• Piranha (207 San Jacinto Blvd. #202, (512) 473-8775, www.piranhakillersushi.com/piranha-locations/austin) – My all-around favorite sushi joint. The sushi here gives you the most value for your money, and it’s always fresh and of high quality. I particularly love their yellowtail.
  • Thai-Khun (1816 E. 6th St., (512) 407-8166, eskaustin.com/v2/thaikun) – As a Thai food snob (ever since I lived in Thailand), I’m always disappointed at Thai restaurants because I never think the food is as breathtaking as in Thailand. This place in Austin is the closest to true Thai food that I’ve found so far.
  • Uchi (801 S. Lamar, (512) 916-4808, uchiaustin.com) – The fanciest high-end sushi restaurant in the city. They also have a sister restaurant called Uchiko. Both live up to their reputations and are good date places. Reservations recommended!
  • Wu Cho (500 W. 5th St. #168, (512) 476-2469, wuchowaustin.com) – This is one of the best Chinese restaurants in the city. They serve a very popular dim sum brunch on Sundays. Be sure to come early as it gets packed during dinnertime and Sunday brunch, and the wait for a table can be up to an hour.

Americana

If there is one thing Austin does well, it’s “Americana” food. I define that as a fusion of multiple cuisines: burgers, fries, steaks, seafood, and the like.

  • Launderette (2115 Holly St., (512) 382-1599, launderetteaustin.com) – Located in an old laundry store, this restaurant is one of the hottest spots in town and serves an amazing menu of Americana and seafood, as well as a decent selection of wine. Some of my favorite dishes include crab toast, burrata, okra, brussels sprouts, and grilled octopus. If you’re coming for dinner, come early, as it fills up fast.
  • Truluck (400 Colorado St., (512) 482-9000, trulucks.com) – This is my favorite steak restaurant because it’s one of the few places where you can also get fresh seafood (crab, oysters, lobster). It’s not cheap, but if you want a upscale steak house, try this.
  • Péché (208 W. 4th St., (512) 494-4011, www.pecheaustin.com) – A New Orleans–inspired restaurant serving Bayou food, and it has a very friendly staff, tasty cocktails, and an extensive whiskey list.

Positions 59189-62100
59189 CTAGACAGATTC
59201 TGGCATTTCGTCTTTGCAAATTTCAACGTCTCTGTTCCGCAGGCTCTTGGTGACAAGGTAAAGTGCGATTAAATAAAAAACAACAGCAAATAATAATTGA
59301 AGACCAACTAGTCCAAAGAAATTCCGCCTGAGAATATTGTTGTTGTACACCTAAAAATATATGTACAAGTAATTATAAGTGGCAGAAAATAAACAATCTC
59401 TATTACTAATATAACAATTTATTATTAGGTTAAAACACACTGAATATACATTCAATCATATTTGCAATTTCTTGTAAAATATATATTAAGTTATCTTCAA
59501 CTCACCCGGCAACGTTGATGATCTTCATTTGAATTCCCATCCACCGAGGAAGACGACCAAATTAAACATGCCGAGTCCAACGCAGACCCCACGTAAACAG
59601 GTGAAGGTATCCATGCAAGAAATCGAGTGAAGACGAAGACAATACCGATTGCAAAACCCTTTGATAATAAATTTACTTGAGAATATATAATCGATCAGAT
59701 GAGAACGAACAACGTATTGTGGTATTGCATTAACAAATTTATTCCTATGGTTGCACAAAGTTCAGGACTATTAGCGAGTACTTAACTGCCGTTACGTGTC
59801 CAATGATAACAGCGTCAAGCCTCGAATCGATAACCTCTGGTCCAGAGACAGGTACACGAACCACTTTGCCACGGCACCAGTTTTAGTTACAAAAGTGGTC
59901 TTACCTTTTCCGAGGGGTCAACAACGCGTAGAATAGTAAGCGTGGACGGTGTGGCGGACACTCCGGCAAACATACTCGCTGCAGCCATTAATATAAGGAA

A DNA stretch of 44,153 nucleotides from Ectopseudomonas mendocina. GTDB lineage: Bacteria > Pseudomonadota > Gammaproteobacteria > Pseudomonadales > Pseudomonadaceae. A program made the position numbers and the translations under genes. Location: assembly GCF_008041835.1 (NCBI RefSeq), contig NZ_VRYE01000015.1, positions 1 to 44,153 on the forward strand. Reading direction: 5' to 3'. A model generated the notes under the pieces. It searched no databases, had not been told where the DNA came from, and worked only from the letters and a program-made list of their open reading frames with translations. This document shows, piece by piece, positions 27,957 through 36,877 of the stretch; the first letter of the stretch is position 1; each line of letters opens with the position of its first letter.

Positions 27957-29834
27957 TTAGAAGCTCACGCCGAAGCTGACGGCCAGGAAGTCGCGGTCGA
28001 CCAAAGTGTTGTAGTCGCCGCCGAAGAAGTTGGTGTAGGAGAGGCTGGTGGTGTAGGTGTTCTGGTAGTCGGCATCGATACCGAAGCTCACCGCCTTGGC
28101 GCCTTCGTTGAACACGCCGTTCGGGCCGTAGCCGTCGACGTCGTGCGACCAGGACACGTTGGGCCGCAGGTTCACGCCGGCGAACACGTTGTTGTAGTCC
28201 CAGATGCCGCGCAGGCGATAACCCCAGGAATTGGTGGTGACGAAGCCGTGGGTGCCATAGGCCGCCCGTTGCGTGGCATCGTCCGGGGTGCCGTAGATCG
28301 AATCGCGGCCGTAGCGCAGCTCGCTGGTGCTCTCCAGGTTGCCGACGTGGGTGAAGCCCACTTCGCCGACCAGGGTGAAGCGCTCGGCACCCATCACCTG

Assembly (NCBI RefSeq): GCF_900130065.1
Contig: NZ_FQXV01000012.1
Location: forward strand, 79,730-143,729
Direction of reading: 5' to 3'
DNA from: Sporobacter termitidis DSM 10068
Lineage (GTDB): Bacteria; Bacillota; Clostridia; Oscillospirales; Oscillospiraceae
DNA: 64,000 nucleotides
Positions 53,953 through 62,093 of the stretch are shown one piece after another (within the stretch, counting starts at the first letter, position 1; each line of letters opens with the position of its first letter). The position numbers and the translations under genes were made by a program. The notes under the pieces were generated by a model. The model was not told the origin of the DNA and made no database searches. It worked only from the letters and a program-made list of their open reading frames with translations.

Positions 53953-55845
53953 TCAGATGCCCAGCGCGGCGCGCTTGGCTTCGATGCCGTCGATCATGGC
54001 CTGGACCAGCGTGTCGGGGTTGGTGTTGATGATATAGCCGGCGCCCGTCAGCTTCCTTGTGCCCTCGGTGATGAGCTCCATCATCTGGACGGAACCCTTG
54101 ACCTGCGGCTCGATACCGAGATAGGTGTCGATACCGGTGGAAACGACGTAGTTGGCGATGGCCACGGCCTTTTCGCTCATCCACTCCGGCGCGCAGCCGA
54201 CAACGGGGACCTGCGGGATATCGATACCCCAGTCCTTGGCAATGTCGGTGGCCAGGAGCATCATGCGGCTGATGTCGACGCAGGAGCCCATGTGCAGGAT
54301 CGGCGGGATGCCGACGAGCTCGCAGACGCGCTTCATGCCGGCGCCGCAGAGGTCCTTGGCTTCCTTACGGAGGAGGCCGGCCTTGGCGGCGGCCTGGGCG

BBQ

Austin is world-famous for its BBQ, and you can’t walk down the street without running into a restaurant that serves it. The title for Austin’s best BBQ is hotly contested among fans, and I don’t claim to know who’s right — to me, BBQ is either good or really damn good. But these are among my favorites:

  • Franklin Barbecue (900 E. 11th St., (512) 653-1187, franklinbarbecue.com) – This is considered the top of the top of the top BBQ joints in the country. Even the president ate here! It’s open from 11am until they run out of food (usually in a few hours). Lines start at 8am, so it’s best to go midweek in summer when most people don’t want to wait in that line and you don’t need to line up until 9 or 10am.
  • La Barbecue (1906 E. Cesar Chavez St., (512) 605-9696, www.labarbecue.com) – BBQ is a matter of perspective. A lot of people say Franklin’s is the best, but La Barbecue is #1 to me. It opens at 11am. Expect two-hour waits during lunchtime, so get here early.
  • Iron Works BBQ (100 Red River St., (512) 478-4855, ironworksbbq.com) – Located downtown, this restaurant serves above-average BBQ with large portions and hearty helpings of side dishes. I come here for the lunch brisket plate.
  • Micklethwait Craft Meats (1309 Rosewood Ave., (512) 791-5961, craftmeatsaustin.com) – An awesome food truck on the east side of the city. I’m in love with its ribs, brisket, and BBQ sauce. While it’s very popular, the line here isn’t as long as the other places listed.

Tacos

Tacos are serious business in this city. I have yet to fully experience much of the wonder that Austin has to offer on this front, but I do like a few of the big names: